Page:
Two basic ways to use a Canvas:
1 Create your own custom View component,

and handle the redrawing via this. This option is fine if the app doesn’t require a lot of processor power, and doesn’t need to redraw itself very quickly. 2 Use a separate thread and a SurfaceView. This can redraw the screen as fast as the thread will go, so this is good for apps which need a fast response. The spirit level app doesn’t need to redraw itself at high speed, so in this case, we’ll use the first option, and create a custom View component.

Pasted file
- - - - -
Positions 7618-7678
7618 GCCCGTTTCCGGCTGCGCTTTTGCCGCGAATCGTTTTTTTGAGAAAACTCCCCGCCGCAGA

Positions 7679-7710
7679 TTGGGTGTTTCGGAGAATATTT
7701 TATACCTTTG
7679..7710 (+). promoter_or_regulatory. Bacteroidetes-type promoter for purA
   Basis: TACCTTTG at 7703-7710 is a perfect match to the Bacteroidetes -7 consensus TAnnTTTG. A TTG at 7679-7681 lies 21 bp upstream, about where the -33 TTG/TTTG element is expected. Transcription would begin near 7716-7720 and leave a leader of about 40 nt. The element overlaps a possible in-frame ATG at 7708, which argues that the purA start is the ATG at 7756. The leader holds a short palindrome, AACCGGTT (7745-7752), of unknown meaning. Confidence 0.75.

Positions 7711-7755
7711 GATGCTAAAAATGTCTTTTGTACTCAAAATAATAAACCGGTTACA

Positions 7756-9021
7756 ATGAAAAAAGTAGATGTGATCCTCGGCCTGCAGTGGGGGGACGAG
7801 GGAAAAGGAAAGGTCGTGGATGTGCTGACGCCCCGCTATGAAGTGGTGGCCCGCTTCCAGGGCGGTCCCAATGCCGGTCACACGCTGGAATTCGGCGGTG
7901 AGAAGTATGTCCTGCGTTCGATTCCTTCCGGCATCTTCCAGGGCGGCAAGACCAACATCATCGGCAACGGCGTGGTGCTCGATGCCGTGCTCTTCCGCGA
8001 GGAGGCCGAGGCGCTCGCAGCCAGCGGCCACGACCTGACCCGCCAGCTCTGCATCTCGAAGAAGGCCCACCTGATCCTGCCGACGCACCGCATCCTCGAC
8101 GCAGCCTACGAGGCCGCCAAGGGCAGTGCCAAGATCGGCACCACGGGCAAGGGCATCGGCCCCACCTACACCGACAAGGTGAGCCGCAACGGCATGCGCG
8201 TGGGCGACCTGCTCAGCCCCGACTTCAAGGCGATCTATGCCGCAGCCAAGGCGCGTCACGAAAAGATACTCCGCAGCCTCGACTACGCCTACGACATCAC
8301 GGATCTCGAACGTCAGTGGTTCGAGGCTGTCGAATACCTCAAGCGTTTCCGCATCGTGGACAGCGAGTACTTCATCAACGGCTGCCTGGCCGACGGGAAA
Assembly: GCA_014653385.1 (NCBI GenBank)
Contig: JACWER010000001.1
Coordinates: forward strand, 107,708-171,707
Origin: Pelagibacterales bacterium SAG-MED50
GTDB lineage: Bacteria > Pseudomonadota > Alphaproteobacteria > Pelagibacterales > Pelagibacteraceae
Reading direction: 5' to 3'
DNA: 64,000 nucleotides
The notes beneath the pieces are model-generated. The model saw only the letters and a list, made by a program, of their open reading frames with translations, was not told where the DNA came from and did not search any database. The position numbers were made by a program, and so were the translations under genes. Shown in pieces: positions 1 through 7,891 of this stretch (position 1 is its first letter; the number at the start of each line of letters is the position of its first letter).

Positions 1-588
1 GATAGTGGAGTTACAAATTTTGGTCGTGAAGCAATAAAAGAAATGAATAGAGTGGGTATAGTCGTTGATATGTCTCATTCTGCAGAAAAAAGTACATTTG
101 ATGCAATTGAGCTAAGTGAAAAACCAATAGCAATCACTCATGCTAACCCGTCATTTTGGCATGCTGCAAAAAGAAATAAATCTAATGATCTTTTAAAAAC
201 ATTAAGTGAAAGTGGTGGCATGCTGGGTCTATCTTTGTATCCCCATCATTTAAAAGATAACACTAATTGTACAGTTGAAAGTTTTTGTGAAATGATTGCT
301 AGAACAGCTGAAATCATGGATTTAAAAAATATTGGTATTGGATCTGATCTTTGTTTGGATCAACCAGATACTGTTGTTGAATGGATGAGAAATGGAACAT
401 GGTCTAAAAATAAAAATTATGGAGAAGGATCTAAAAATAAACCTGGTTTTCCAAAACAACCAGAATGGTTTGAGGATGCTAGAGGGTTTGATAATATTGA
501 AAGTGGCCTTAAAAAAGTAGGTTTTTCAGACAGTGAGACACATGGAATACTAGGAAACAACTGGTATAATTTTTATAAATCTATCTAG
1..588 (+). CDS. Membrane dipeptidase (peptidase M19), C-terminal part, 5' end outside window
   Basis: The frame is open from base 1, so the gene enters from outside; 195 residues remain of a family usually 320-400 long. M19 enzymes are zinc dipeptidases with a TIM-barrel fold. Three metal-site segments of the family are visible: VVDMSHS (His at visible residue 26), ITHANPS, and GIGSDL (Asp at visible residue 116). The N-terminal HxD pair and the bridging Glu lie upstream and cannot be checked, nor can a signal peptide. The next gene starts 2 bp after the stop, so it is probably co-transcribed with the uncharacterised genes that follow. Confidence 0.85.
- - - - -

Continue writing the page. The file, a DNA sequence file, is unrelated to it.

4 Coding Academy August 2011

www.linuxformat.com